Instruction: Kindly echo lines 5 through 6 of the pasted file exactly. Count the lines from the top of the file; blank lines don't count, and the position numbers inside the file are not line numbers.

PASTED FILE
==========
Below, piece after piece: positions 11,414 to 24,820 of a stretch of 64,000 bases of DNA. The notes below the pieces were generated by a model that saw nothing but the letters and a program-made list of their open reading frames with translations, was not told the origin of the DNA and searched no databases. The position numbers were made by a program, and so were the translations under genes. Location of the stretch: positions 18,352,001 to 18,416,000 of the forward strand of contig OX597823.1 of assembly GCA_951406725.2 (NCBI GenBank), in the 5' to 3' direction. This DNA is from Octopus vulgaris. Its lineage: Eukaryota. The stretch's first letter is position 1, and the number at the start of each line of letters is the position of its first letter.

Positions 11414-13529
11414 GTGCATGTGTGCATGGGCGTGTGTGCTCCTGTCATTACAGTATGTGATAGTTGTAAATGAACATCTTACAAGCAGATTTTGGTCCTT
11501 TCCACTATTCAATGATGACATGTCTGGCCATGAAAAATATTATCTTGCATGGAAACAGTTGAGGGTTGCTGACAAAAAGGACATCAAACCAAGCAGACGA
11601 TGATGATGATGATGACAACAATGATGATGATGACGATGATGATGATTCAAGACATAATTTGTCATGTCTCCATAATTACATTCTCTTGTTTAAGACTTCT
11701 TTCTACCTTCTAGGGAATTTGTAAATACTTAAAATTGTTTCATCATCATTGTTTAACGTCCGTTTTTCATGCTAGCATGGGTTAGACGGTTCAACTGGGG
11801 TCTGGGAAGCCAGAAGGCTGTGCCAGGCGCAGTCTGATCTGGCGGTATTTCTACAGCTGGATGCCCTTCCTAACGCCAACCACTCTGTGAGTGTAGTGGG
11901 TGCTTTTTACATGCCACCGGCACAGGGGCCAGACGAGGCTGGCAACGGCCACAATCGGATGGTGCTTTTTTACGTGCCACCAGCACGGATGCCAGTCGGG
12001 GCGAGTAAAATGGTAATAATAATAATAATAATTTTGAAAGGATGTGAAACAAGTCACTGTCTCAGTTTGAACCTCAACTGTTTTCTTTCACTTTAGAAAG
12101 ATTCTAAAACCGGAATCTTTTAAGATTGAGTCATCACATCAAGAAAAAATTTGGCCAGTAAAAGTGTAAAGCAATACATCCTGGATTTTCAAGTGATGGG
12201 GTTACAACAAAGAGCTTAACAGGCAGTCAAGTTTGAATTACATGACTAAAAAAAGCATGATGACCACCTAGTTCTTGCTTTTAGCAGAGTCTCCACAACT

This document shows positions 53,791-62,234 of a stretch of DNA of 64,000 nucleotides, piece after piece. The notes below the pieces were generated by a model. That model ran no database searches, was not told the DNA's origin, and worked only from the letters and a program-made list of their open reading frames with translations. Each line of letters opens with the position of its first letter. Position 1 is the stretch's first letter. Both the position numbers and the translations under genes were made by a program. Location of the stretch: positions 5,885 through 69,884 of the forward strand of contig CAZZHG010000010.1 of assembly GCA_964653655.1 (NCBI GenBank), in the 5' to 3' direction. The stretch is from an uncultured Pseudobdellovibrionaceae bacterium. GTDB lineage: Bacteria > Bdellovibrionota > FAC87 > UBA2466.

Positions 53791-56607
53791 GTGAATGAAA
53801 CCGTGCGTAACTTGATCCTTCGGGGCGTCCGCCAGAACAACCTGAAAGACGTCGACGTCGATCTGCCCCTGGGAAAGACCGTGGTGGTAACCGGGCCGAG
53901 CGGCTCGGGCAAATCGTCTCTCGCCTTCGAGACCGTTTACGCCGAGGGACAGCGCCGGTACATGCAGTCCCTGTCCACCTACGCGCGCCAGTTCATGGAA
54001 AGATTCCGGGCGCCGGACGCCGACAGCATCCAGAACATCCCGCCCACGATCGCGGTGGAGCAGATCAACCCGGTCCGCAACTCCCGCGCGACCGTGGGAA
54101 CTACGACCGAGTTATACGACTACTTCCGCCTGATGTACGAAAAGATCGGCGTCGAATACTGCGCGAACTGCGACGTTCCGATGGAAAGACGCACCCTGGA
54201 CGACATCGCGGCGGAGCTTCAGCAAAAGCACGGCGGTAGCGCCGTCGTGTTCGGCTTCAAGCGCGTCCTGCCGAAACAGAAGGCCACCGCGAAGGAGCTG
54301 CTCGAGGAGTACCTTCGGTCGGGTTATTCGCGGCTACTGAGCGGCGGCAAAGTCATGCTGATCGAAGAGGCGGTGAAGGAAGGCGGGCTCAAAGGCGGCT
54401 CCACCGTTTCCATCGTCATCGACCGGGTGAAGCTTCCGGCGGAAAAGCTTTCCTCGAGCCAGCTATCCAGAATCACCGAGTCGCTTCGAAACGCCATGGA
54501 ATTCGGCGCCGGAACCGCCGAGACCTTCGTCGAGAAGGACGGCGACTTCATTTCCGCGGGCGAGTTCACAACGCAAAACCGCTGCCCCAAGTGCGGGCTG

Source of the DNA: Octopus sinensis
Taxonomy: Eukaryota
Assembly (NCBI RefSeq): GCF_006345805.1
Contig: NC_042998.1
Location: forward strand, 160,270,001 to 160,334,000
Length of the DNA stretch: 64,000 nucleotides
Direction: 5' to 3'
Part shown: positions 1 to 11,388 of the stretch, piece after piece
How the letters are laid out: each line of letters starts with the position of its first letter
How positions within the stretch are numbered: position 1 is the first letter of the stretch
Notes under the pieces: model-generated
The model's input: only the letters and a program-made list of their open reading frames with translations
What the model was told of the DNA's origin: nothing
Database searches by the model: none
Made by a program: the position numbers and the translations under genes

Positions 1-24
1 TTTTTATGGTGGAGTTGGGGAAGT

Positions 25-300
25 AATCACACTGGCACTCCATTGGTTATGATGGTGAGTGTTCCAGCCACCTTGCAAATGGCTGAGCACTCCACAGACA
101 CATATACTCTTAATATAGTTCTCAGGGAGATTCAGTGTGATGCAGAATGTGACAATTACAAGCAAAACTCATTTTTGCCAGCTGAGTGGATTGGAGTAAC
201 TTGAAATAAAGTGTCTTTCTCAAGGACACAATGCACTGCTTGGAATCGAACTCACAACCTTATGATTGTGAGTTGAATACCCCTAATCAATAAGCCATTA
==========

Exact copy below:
11601 TGATGATGATGATGACAACAATGATGATGATGACGATGATGATGATTCAAGACATAATTTGTCATGTCTCCATAATTACATTCTCTTGTTTAAGACTTCT
11701 TTCTACCTTCTAGGGAATTTGTAAATACTTAAAATTGTTTCATCATCATTGTTTAACGTCCGTTTTTCATGCTAGCATGGGTTAGACGGTTCAACTGGGG